We are getting very Summery in our schools at the moment and are beginning to look for calm and sunshine filled activities to take us through to the end of the year.This calligram has made me think of how we can fill our sentence suitcases ready for the Summer holidays


In Year 5 we pack our beach bags for the beach project so the children know words in target languages for sunglasses,flip flops,sun hats,swimming costumes, sun cream, beach ball. We have also practised earlier in the year clothes items  so again we can recall items of clothing for a sunny Summer holiday .
I have added a grammar focus too but if your children are not yet competent with grammar identification of nouns, adjectives and verbs , you could limit the grammar colour coding or omit this altogether. A lot of our Year 5 children can do this or can identify some nouns,adjectives and verbs though.

Step One 
Let's make our holiday list of suitcase nouns. What do we need to pack?

Step Two 
Let's add an adjective to describe each item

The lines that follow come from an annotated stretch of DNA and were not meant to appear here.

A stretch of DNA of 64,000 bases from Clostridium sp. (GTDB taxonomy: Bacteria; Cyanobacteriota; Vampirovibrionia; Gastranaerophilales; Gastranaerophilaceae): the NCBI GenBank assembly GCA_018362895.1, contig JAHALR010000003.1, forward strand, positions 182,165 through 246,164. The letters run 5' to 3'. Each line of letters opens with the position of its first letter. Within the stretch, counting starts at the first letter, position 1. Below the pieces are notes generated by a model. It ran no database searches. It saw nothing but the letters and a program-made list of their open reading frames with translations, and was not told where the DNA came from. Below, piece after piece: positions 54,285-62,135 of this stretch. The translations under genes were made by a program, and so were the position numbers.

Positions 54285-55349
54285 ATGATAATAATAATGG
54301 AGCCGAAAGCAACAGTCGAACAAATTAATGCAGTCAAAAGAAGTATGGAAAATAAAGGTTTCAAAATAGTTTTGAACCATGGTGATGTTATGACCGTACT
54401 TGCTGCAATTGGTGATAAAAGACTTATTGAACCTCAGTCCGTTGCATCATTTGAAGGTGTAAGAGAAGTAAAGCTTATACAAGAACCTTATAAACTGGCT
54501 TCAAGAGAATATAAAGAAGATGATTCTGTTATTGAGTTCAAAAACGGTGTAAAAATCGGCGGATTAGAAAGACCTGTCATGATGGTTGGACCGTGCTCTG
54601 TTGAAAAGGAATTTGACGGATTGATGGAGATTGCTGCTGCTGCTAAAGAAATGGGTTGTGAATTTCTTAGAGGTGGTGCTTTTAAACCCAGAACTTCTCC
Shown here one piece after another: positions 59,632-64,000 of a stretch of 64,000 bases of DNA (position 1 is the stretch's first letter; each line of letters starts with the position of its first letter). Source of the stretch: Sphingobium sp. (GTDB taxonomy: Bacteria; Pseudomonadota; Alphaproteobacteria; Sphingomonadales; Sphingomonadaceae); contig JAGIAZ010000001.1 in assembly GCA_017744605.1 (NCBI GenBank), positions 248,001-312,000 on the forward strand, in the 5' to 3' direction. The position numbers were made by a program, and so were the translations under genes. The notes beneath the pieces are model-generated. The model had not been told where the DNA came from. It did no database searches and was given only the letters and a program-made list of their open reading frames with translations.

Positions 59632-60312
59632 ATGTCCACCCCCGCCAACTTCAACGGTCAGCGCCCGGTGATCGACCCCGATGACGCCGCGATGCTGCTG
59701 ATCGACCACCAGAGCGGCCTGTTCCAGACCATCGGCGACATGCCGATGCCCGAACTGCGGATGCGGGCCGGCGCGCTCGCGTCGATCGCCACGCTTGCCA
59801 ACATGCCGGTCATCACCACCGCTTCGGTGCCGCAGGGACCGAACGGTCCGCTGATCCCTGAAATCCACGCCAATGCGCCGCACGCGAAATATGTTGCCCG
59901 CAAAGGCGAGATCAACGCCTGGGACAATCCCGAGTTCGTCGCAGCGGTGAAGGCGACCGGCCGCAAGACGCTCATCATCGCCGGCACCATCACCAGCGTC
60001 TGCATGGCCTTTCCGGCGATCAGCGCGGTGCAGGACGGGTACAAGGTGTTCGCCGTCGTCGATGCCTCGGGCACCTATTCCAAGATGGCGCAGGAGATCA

Step Three
Let's take a closer look at the calligram above and colour it in! How?
Each colour should represent a different component of the hat:
  • Red for the indefinite article
  • Green for any adjectives
  • Blue for the nouns
  • Yellow for the verbs


Step Four
Let's zoom in on the reason for packing the item by looking for this information written in the example sun hat calligram.

"pour nous cacher du soleil! 

Let's create reasons for the items we are packing.Why are we packing......? (The first two items below follow a similar pattern and use the same phrase as the sun hat - so that's easy,Can the children help you to identify a pattern and create the reasons why we are taking our flip flops , beach ball and swimming costume? :
  • sunglasses
  • sun cream
  • flip flops
  • beach ball
  • swimming costume
You could reduce the challenge here and et the children match items with reasons,which have been written already on cards (or even add a symbol too to help with comprehension of the reason)